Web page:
It was a sore struggle to Polly to abdicate her royal position; it was harder to do it with befitting dignity. To evade the direct question she was obliged to abandon her defiant attitude. "If you please, sir," she said hurriedly, with an increasing color and no stops, "we're not always Pirates, you know, and Wan Lee is only our boy what brushes my shoes in the morning, and runs of errands, and he doesn't mean anything bad, sir, and we'd like to take him back home with us."
"Enough," said the leader, changing his entire manner with the most sudden and shameless inconsistency. "You shall go back together, and woe betide the miscreant who would prevent it! What say you, brothers? What shall be his fate who dares to separate our noble Queen from her faithful Chinese henchman?"
"He shall die!" roared the others, with beaming cheerfulness.
"And what say you--shall we see them home?"
"We will!" roared the others.
Before the children could fairly comprehend what had passed, they were again lifted into the truck and began to glide back into the tunnel they had just quitted. But not again in darkness and silence; the entire band of Red rovers accompanied them, illuminating the dark passage with the candles they had snatched from the walls. In a few moments they were at the entrance again. The great world lay beyond them once more with rocks and valleys suffused by the rosy light of the setting sun. The past seemed like a dream.
But were they really awake now? They could not tell. They accepted everything with the confidence and credulity of all children who have no experience to compare with their first impressions and to whom the future contains nothing impossible. It was without surprise, therefore, that they felt themselves lifted on the shoulders of the men who were making quite a procession along the steep trail towards the settlement again. Polly noticed that at the mouth of the other tunnels they were greeted by men as if they were carrying tidings of great joy; that they stopped to rejoice together, and that in some mysterious manner their conductors had got their faces washed, and had become more like beings of the outer world. When they neared the settlement the excitement seemed to have become greater; people rushed out to shake hands with the men who were carrying them, and overpowered even the children with questions they could not understand. Only one sentence Polly could clearly remember as being the burden of all congratulations. "Struck the old lead at last!" With a faint consciousness that she knew something about it, she tried to assume a dignified attitude on the leader's shoulders, even while she was beginning to be heavy with sleep.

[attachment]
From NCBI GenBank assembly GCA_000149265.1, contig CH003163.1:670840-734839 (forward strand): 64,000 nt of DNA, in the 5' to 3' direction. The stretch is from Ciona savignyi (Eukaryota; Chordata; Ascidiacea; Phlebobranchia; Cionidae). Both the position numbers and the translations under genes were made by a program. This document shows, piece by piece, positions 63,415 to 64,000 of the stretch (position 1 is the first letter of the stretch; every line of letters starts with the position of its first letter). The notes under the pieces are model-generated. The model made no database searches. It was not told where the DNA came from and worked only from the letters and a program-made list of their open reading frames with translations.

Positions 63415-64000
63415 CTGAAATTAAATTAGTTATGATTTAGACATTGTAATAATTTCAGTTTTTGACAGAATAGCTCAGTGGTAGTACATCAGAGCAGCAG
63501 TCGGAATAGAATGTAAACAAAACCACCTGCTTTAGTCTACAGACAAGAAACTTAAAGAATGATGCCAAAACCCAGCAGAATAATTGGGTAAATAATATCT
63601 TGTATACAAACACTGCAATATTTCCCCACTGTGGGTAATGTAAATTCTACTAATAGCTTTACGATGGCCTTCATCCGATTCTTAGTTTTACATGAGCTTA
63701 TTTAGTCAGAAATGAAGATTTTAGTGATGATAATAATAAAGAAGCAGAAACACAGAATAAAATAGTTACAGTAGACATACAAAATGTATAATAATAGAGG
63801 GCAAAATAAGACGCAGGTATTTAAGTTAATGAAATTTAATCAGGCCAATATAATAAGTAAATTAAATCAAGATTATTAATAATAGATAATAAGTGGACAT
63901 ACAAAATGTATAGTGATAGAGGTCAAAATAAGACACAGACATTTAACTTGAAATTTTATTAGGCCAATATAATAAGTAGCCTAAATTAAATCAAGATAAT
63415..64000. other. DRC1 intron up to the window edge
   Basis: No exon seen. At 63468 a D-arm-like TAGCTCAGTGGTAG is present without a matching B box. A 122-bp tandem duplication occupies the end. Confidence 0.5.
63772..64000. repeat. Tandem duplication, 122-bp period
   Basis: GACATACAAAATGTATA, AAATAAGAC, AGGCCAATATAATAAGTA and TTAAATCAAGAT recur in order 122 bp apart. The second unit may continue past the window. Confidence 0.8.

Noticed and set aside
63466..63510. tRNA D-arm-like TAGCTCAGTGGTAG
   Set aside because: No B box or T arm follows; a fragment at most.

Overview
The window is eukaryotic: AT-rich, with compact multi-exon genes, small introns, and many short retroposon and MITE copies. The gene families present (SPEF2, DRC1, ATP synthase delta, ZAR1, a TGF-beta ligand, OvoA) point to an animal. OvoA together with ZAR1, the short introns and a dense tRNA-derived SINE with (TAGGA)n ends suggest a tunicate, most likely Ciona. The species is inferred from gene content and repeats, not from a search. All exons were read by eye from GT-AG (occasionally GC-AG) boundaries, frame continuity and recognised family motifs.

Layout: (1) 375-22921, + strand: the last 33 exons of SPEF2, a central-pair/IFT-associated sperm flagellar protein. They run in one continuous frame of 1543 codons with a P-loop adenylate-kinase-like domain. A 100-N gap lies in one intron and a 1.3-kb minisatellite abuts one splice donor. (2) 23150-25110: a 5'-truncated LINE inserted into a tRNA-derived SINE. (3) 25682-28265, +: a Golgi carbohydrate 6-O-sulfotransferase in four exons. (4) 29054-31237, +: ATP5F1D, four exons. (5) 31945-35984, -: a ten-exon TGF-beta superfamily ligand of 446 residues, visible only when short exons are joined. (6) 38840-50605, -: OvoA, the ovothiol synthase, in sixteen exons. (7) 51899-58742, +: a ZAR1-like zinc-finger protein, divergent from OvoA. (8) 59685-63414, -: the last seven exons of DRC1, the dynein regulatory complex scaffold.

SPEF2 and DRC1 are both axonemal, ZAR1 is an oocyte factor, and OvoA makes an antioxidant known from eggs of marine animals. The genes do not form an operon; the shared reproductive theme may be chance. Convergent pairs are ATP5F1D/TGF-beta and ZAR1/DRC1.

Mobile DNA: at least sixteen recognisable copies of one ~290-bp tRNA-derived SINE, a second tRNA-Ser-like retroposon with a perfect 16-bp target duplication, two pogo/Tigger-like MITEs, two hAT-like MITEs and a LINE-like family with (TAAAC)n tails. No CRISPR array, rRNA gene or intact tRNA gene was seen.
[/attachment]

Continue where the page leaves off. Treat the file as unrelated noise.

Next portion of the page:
And then she remembered a crowd near her father's house, out of which her father came smiling pleasantly on her, but not interfering with her triumphal progress until the leader finally deposited her in her mother's lap in their own sitting-room. And then she remembered being "cross," and declining to answer any questions, and shortly afterwards found herself comfortably in bed. Then she heard her mother say to her father:--
"It really seems too ridiculous for anything, John; the idea of those grown men dressing themselves up to play with children."
"Ridiculous or not," said her father, "these grown men of the Excelsior mine have just struck the famous old lode of Red Mountain, which is as good as a fortune to everybody on the Ridge, and were as wild as boys! And they say it never would have been found if Polly hadn't tumbled over the slide directly on top of the outcrop, and left the absurd wig of that wretched doll of hers to mark its site."
"And that," murmured Polly sleepily to her doll as she drew it closer to her breast, "is all that they know of it."